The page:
If a trucking company says they have a “terminal,” that can be confusing because “terminal” means different things to different companies. It can mean one thing to one driver and something totally different to another because of their different trucking career experience. Even doing a Google search for “What does it mean to be a terminal driver?” doesn’t come up with very good results.
So, we wanted to take some time to explain what a terminal means for the industry as a whole and what it means for Dot Transportation, Inc. (DTI).
What is a terminal?
For many trucking companies, a terminal is “merely a place of business for a trucking company. It’s where their offices are, [where] maintenance mechanics/repair shops are typically located.”
For DTI, a terminal is a “piece of land or a parking lot—occasionally with a brick and mortar building—where Dot drivers can rendezvous and swap trailers.” Each Dot terminal falls under the umbrella of one of our 12 distribution centers (DC), which means drivers will still have access to the excellent in-house resources we have available, such as the Dot garage, occupational health trainers, and physical therapists.
Why are terminals important to the supply chain?
Without a doubt, all professional truck drivers play an important part in moving product through the supply chain. But, for many trucking companies—including DTI—terminal drivers play an essential role in the connectivity of the supply chain. What does that mean? Let’s break it down.
Truck drivers move 72% of all freight tonnage in the U.S., according to Bob Costello, Chief Economist & Sr. VP of International Trade Policy & Cross-Border Operations at the American Trucking Association. At DTI, in order to move that freight as effectively and efficiently as possible, we have set up 30+ terminal locations across the country in addition to our 12 DCs to act as connection and transfer facilities. This way, Dot’s dispatch team can route the loads in the direction of a terminal and DTI drivers can transfer truckloads of product to other DTI drivers at the terminal. This prevents cross-country trips and helps get our drivers home weekly.
How do terminals help Dot move product?
They add Dot locations closer to our business partners
Dot Foods has customers in every nook, crannie, and corner of the United States. We have some customers in Canada, too! But we can’t put DCs in every location that would be logistically optimal for serving our customers. That’s where terminals come in. When we add a terminal to the map, it helps us better serve our customers and hire even more drivers from all areas of the country.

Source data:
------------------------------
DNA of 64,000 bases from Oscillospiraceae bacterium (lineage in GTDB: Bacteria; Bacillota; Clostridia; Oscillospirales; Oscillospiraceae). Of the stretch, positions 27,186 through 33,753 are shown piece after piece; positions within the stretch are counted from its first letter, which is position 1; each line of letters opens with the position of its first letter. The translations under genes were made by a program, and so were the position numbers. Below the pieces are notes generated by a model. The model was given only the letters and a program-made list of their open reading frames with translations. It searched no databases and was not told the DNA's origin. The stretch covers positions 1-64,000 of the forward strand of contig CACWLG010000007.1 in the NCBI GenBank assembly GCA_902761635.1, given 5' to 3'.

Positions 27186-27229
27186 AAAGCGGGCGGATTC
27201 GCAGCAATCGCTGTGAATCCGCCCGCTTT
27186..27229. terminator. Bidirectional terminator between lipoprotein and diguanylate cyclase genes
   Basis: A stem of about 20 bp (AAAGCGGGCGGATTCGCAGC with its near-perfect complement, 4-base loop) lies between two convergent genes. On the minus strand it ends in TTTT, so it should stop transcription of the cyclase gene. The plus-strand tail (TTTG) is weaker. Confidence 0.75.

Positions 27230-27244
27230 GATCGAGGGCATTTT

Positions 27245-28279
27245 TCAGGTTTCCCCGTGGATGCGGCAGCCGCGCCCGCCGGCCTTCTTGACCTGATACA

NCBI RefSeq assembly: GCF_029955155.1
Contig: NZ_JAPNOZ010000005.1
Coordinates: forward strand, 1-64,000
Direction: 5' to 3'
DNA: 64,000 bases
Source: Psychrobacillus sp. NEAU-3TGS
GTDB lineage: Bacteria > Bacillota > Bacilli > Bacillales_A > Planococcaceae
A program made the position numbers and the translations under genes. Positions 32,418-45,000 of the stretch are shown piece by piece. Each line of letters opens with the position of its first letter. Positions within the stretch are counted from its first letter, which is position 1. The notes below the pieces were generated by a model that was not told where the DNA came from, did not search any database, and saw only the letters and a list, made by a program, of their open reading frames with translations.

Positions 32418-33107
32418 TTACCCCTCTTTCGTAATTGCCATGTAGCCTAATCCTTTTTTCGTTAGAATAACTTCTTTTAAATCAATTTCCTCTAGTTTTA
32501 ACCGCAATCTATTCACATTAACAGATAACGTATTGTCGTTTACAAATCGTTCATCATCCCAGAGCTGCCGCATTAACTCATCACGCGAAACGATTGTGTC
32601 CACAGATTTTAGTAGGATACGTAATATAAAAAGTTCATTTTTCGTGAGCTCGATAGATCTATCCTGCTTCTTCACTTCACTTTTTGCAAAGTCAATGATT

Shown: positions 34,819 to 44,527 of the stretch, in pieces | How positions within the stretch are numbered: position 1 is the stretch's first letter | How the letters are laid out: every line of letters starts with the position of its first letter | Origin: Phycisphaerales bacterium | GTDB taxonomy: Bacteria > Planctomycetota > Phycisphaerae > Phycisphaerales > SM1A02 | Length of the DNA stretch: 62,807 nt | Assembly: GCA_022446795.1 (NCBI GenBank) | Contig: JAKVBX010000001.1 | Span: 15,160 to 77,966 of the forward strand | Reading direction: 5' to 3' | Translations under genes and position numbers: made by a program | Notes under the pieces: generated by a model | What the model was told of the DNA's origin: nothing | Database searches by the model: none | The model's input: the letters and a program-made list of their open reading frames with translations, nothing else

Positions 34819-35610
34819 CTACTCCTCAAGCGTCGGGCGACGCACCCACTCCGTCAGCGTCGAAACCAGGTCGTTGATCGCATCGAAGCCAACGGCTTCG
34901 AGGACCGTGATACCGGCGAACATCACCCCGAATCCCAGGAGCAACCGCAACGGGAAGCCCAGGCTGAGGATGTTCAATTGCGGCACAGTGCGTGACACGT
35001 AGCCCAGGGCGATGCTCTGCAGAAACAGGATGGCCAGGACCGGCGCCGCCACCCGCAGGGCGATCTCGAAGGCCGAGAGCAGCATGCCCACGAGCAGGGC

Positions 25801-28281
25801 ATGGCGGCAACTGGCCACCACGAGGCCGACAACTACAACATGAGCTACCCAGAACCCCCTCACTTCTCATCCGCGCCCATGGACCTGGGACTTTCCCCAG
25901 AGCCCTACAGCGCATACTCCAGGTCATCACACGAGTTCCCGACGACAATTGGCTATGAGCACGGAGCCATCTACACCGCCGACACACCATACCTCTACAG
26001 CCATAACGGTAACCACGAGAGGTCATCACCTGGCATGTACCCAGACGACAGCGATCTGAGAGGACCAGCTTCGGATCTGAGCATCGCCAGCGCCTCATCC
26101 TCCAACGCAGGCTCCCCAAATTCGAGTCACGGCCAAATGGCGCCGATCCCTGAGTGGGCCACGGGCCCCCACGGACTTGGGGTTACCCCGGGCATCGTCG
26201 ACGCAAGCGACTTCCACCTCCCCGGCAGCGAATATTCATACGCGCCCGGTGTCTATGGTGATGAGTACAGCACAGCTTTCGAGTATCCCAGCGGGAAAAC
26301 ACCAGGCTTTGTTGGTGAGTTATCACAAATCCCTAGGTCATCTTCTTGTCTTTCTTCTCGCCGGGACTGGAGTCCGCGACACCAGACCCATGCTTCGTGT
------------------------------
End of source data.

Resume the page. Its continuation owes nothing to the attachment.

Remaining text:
They help us get our drivers home weekly
Terminals help us keep our promise of weekly home time to DTI drivers. By having more terminal locations where drivers can drop and hook, we don’t need our drivers to drive over-the-road (OTR) across the country to deliver products. Terminals also allow us to offer a wider variety of schedule options, such as the 4×4 or the 6×3, so we can make sure we have jobs available that fit your lifestyle.
They help us grow the DTI fleet
In order to hire more drivers, we have to have more jobs available than just in our 12 DC markets. Having terminal locations makes it possible for DTI to offer dozens of more driving jobs and add more drivers to the Dot Transportation team!
What does being a terminal driver with DTI mean for you?
Differences Between a Terminal & DC Driver
Overall, there are not a huge number of differences between being a DC driver for DTI and being a terminal driver. But, there are a few key differences:
- It is expected that terminal drivers take more personal responsibility for the location since the team is smaller at that location.
- DTI terminals tend to be located in more urban and suburban areas, whereas our DCs are located in more rural areas.
- There is no gate station at DTI’s terminal locations.
- You will have regular phone communication with DTI leadership and managers versus face-to-face interactions.
- Regular truck maintenance will be scheduled for whenever you will be at a Dot DC so it can be completed by Dot’s in-house garage team.
- You’ll develop a tight-knit relationship with your terminal cohort of drivers.
Overall Benefits of Driving for DTI
Outside of they key differences, you still receive the same benefits as any other DC driver, such as:
- Weekly home time
- Variety of schedule options
- No-touch or delivery driver type options
- Dot driver training and orientation at your umbrella / home DC
- Regular communication and support from other Dot drivers, dispatch, and DTI leadership
- Competitive, activity-based pay
- Best-in-class benefits to keep you and your family covered
Ready to Join the DTI Terminal Team?
Explore Available Terminal Jobs